Re: Dissecting the Aquatic Ape: Bipedalism
Gerrit Hanenburg (firstname.lastname@example.org)
Sun, 7 Jul 1996 12:20:47 GMT
email@example.com (Richard Foy) wrote:
>>I have hair on the backs of my hands and on the proximal phalanx
>>of each finger, whereas the last two phallanges of each finger are
>>hairless. These latter would have been in contact with the ground
>>and possessed knuckle pads had my ancestors ever knuckle-walked.
>>Is this a common hss feature? If so, is it evidence of a knuckle-
>I don't know if it is a common feature or not but my fingers are like
>that as well.
Skeletal features associated with knuckle-walking are:
-dorsally extended articular surface of the head of the metacarpals
associated with hyperextension of the metacarpophalangeal joint.
-a transverse bony ridge on the dorsum of the metacarpals to prevent
the joint from collapsing under the weight of the body.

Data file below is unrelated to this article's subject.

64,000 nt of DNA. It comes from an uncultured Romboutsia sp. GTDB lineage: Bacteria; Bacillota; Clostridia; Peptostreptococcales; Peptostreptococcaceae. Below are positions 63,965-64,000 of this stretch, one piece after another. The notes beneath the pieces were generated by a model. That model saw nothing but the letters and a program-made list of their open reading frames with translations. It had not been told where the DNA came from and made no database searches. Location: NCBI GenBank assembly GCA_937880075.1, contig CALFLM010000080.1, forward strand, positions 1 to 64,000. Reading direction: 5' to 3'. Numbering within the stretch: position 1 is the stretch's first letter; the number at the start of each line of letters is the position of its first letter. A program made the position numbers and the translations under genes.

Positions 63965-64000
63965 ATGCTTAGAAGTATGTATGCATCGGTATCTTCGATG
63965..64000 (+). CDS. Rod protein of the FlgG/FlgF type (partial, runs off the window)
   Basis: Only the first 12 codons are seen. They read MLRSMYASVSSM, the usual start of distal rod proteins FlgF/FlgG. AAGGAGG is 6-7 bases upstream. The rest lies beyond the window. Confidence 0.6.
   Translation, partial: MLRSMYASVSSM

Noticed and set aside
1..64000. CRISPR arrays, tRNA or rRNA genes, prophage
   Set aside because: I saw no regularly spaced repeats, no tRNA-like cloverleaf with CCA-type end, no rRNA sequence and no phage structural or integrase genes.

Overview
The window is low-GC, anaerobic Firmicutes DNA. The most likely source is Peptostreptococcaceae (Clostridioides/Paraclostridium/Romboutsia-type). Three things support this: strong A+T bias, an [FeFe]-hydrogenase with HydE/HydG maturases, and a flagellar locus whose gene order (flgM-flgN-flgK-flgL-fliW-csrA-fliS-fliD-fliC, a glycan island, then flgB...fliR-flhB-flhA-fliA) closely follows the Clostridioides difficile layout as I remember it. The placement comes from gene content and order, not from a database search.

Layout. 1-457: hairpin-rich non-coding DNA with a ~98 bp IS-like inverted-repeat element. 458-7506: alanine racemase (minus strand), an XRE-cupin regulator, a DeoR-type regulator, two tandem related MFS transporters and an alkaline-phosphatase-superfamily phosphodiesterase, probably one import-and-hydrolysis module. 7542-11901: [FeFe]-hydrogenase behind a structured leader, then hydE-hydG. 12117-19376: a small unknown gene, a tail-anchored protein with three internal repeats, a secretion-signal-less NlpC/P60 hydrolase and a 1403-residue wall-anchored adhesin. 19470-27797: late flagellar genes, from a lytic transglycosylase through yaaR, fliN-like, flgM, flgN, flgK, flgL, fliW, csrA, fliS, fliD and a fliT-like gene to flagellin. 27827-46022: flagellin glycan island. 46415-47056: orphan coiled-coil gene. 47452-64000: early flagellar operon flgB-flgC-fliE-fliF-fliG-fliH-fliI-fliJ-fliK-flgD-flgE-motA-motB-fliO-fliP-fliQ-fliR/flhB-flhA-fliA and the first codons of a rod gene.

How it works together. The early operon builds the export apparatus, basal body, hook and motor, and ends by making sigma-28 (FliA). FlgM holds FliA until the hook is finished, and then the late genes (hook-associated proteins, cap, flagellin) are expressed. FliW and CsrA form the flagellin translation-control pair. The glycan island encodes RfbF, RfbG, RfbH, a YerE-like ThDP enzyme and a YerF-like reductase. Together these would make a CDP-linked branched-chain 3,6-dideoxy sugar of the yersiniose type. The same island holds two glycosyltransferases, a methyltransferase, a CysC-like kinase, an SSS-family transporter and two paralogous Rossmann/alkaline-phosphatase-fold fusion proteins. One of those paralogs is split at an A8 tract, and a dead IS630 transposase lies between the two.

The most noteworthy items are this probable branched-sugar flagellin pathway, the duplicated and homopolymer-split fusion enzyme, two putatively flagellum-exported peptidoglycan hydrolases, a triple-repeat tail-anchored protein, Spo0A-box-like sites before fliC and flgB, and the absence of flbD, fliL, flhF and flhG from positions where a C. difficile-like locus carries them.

-widest diameter of the metacarpal heads located dorsally.
-proximal phalanges short relative to length of the metacarpals in
relation to humans and orang-utans.
-distal articular surface of the radius deeply concave.
-bony ridges on scaphoid and dorsal distal radius stabilizing the
None of the above features are found in fossil hominids.
Shouldn't we concentrate on these fossilizable characters when it
comes to assessing locomotor behaviour of extinct ancestors,instead of
relying on such practically untestable features as lack of hair on the
median segment of the fingers?
On the basis of the above mentioned skeletal features associated with
knuckle-walking we can at least make the testable prediction that if
the LCA was a knuckle-walker,fossils of it will show these features.
And btw,I *do* have hair on the median segments of my fingers.